Recipes that have been handed down through the family or from folk sources often use units of measure that are different than the standard units used found in most modern published recipes. Rather than teaspoons, tablespoons, or cups, for example, you may find quantities specified as knife tip or coffee cup. For some reason, German recipes are most likely to use these unusual units. For example, you may have a handed-down recipe from Grandma or an older aunt that includes phrases such as a soup spoon of sugar or a coffee cup of flour.
Sometimes this reflects the fact that these kitchen tools are all the cook had in her kitchen at the time she was creating the recipe.
What do you do if you have a recipe handed down from a German relative or are dying to make a specific German dish when the written instructions make use of these unfamiliar units of measure? Or what if the recipe is actually in the German language? What is the American equivalent of a "coffee-cup of flour of flour"? Or a "soup spoon of vanilla"? Germans typically measure liquids with everyday kitchen utensils and solids by weight, so it can be tricky converting a recipe in your American kitchen.
Instead of using cups, tablespoons, and teaspoons, German recipes often designate liquid ingredients with units such as a "soup spoon," or "EL." Here are a few equivalents to help you navigate that German recipe:
- 1 coffee cup (Tasse or T) = approximately 150 ml or about 2/3 cup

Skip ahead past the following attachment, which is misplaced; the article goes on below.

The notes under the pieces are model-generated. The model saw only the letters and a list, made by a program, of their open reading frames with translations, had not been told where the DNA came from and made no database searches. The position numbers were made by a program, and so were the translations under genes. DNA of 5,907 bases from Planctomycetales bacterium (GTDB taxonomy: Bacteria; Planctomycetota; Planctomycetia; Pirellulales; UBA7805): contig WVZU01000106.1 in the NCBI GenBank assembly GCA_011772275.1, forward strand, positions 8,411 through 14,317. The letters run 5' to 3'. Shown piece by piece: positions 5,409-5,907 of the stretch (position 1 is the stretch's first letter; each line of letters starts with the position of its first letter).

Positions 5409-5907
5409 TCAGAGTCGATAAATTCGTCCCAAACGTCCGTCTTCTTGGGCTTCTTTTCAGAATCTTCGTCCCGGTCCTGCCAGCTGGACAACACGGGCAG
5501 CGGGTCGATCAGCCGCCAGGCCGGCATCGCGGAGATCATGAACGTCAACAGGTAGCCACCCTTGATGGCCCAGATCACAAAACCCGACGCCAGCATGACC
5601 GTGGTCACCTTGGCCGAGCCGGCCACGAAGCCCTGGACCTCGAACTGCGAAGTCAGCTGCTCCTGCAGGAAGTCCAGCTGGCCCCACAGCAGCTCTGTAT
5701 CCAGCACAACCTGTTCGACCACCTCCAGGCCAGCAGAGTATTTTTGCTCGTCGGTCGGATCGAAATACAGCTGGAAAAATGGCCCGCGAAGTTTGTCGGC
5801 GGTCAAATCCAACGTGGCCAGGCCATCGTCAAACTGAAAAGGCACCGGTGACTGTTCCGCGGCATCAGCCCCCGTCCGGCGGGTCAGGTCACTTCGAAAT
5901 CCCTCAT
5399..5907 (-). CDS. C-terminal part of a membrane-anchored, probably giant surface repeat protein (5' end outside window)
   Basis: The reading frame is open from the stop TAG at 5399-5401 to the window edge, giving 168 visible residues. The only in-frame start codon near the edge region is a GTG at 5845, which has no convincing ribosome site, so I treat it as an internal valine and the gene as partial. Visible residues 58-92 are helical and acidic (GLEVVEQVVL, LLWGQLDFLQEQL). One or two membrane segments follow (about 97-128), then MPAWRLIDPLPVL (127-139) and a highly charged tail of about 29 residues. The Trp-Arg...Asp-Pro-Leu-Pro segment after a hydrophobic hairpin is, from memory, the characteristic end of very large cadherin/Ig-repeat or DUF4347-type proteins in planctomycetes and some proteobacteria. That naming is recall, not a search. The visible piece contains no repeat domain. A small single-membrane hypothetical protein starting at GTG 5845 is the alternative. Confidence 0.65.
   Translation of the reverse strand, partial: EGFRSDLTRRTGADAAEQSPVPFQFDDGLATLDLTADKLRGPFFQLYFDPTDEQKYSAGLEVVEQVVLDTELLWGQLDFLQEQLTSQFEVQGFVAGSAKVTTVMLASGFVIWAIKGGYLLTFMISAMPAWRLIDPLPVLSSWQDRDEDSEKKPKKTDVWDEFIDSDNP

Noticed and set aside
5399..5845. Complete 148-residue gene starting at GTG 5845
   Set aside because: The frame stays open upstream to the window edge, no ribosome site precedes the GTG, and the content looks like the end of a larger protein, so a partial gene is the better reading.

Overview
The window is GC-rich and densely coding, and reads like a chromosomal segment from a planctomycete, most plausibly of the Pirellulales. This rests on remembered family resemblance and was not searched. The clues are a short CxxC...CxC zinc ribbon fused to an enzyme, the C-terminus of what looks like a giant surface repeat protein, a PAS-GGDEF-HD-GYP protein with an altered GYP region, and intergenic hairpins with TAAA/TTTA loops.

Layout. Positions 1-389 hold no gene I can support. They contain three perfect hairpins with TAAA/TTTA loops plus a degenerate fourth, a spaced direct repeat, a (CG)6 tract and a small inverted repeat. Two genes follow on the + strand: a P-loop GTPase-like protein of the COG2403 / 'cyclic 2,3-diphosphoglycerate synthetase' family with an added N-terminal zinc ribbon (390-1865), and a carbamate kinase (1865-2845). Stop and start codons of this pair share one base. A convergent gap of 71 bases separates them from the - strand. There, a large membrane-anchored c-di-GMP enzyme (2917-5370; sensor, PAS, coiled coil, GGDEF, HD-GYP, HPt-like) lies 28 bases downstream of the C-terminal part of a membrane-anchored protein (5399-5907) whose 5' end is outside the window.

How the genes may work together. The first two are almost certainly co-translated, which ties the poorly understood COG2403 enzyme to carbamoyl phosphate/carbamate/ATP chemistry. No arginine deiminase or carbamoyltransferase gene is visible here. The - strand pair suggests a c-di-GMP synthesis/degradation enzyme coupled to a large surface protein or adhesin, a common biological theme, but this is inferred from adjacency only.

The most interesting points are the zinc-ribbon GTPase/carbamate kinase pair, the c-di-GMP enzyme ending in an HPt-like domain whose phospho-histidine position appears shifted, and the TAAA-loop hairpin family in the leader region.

- 1 large soup spoon (Essloeffel or Eβlöffel or EL) = approximately 1 level tablespoon
- 1 teaspoon (Teelöffel or Teeloeffel or Teel. or T) = approximately 1 level teaspoon
- 1 knife tip (Messerspitze) = 1/8 teaspoon or 1 pinch
You may come across certain German terms proceeding some ingredient measurements, such as teaspoons or cups.
Gehäuft(e) means heaping, as in "heaping teaspoon," and gestrichen(e) means level, as in "level teaspoon."
If ingredients aren't measured using items found in the kitchen, then they will be in metric measurements, such as milliliters and grams. Use this chart, as well as this handy conversion tool, which can convert just about any measurement amount from metric to U.S. equivalents and vice-versa, simply by plugging in the number and the unit desired.
Don't be afraid to experiment with a German savory recipe—if your measurements are a little off, it won't be the end of the world. But if you are baking, be sure to convert from metric, since baking is a fairly exact science and requires precise measurements.
|Metric to U.S. Equivalents|
|100 ml||2/5 cup|
|250 ml||1+ cup|
|1 liter||1 quart + a bit|
|100 grams white flour||7/8 cup|
|100 grams white sugar||1 cup|
|100 grams butter||7 tablespoons|